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VPR's coverage of arts and culture in the region.

Film Tackles Age-Old Question: Should I Stay (In Vermont) Or Should I Go?

With apologies to Thomas Wolfe, a new film with life in Vermont at its core challenges the famous writer’s notion that you can’t go home again.

The movie is called Loser’s Crown, and digs deep into the conflicted feelings many young Vermonters may have about whether to seek a life and career far away from the familiar Green Mountains, or embrace the place that, in many ways, will always feel like home.

VPR's Mitch Wertlieb spoke with the film's writer, director, and star Colin Thompson, who grew up in Shelburne, and says while the character he plays is fictional, the film explores conflicts Thompson has faced in his own life.  

“Absolutely, it is semi-autobiographical but my producing partner, Myles Jewell, he always has to remind me every time we’re talking about it and every time somebody asks me something that’s a direct question, ‘it’s not you, you’re not Kevin'. It’s important to create that divide. But it is something I went through recently, and this whole project was born of out that freak out of like, all my friends have mortgages, and they’re starting to have kids, and I don’t have health insurance, I don’t know what a 401K is. And then you’re watching all of your friends, especially friends from home, blossom into adults, and you feel like you’re just treading water wherever you are.”

Much of the scenery will be recognizable to people who live in Champlain Valley. It includes shots of Mount Philo, Shelburne Farms, and Lake Champlain, as well as establishments like The Farmhouse in Burlington and the Old Brick Store in Charlotte, all shot in winter.

“We got so many  huge favors from people here in Vermont,” Thompson said, including from his brother, musician Lowell Thompson. “We shot that Farmhouse scene at 7:00 in the morning. He got a band together and just everybody was stepping up.”

There are more family connections in the film, Thompson’s father plays the main character’s father in the movie, and the actors stayed at his Dad's home during the filming.

There are some references and scenes that only Vermonters will get. In one, Kevin drinks Heady Topper with a friend, who reminds him that he can’t get that beer in Los Angeles.

“I wanted an inside Vermonter movie. We screened the movie in Los Angeles and a friend of mine who has never been to Vermont said, ‘Now I’ve been to Vermont, now I’ve been to Vermont in winter so I can check that off of the list.’ They felt like they had a little time capsule to a place they’ve never been,” Thompson explained.

Loser’s Crown also focuses on Kevin’s relationships with women, including a former high school girlfriend.

“It’s less of a movie about growing up and more a movie about, ‘Just grow up, like man, just grow up.’ And his relationship with women has a big deal to do with that. Like, you have to have some tact, some sort of process, some sort of figuring out how to navigate a woman. Just don’t be stupid, just grow up,” Thompson said.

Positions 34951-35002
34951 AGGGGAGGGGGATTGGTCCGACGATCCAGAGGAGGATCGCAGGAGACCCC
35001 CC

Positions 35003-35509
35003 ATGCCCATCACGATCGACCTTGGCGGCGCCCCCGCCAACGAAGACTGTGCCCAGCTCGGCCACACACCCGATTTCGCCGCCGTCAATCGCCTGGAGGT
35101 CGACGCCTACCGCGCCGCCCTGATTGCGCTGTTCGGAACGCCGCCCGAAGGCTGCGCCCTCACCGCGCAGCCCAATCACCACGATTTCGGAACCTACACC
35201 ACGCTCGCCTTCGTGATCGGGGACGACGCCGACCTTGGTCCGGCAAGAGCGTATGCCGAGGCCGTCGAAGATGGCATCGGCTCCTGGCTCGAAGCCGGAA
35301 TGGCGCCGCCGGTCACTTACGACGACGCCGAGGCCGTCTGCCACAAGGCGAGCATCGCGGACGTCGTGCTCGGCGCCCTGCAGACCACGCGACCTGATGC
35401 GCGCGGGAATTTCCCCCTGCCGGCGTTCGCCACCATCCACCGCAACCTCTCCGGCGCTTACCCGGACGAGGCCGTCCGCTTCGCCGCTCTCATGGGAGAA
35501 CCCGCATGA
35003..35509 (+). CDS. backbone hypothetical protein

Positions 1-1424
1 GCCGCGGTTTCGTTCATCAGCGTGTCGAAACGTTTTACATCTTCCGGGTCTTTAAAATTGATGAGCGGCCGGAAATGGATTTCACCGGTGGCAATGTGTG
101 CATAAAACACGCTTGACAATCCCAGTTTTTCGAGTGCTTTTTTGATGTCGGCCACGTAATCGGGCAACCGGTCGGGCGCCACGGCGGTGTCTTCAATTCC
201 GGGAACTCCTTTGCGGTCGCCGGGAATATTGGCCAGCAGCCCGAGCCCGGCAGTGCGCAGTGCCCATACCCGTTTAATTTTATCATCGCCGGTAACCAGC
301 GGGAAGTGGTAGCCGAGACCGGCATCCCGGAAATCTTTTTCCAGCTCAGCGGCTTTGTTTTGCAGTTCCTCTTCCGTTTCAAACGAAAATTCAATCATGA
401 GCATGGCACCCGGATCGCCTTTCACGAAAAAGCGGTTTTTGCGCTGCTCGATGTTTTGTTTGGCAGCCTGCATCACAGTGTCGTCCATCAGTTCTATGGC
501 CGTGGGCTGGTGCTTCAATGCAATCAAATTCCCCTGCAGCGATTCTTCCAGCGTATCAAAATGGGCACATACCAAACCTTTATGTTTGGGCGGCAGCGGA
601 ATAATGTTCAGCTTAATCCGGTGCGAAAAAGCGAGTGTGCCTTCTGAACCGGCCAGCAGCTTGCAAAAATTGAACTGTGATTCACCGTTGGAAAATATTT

Thompson hopes viewers take away a sense that what you do doesn’t define who you are.

“There’s dignity in so much and you can take pride in so much that’s not just what you’re getting up and going to do every day. But sacrificing and realizing that something’s not working out is not giving up. There’s a lot of dignity in being pragmatic about your life. And it sounds terrible, but having an expiration date on a creative dream, there’s nothing wrong with that,” Thompson said.

The film will be screened next week at the Roxy Theater in Burlington. Then it will be cut to under 100 minutes, and Thompson will peruse the festival circuit to submit the film for a wider audience.

Loser’s Crown was written and directed by and stars Colin Thompson.

Loser's Crown [OFFICIAL TRAILER] from Colin Thompson on Vimeo.

Loser's Crown will be screened at the Roxy in Burlington on April 22. Find more information and purchase advance tickets here.

Update 10:23 a.m. April 22, 2014: A second screening at the Roxy has been scheduled for Thursday, April 24. Tickets are available here

Melody is the Contributing Editor for But Why: A Podcast For Curious Kids and the co-author of two But Why books with Jane Lindholm.
A graduate of NYU with a Master's Degree in journalism, Mitch has more than 20 years experience in radio news. He got his start as news director at NYU's college station, and moved on to a news director (and part-time DJ position) for commercial radio station WMVY on Martha's Vineyard. But public radio was where Mitch wanted to be and he eventually moved on to Boston where he worked for six years in a number of different capacities at member station a Senior Producer, Editor, and fill-in co-host of the nationally distributed Here and Now. Mitch has been a guest host of the national NPR sports program "Only A Game". He's also worked as an editor and producer for international news coverage with Monitor Radio in Boston.
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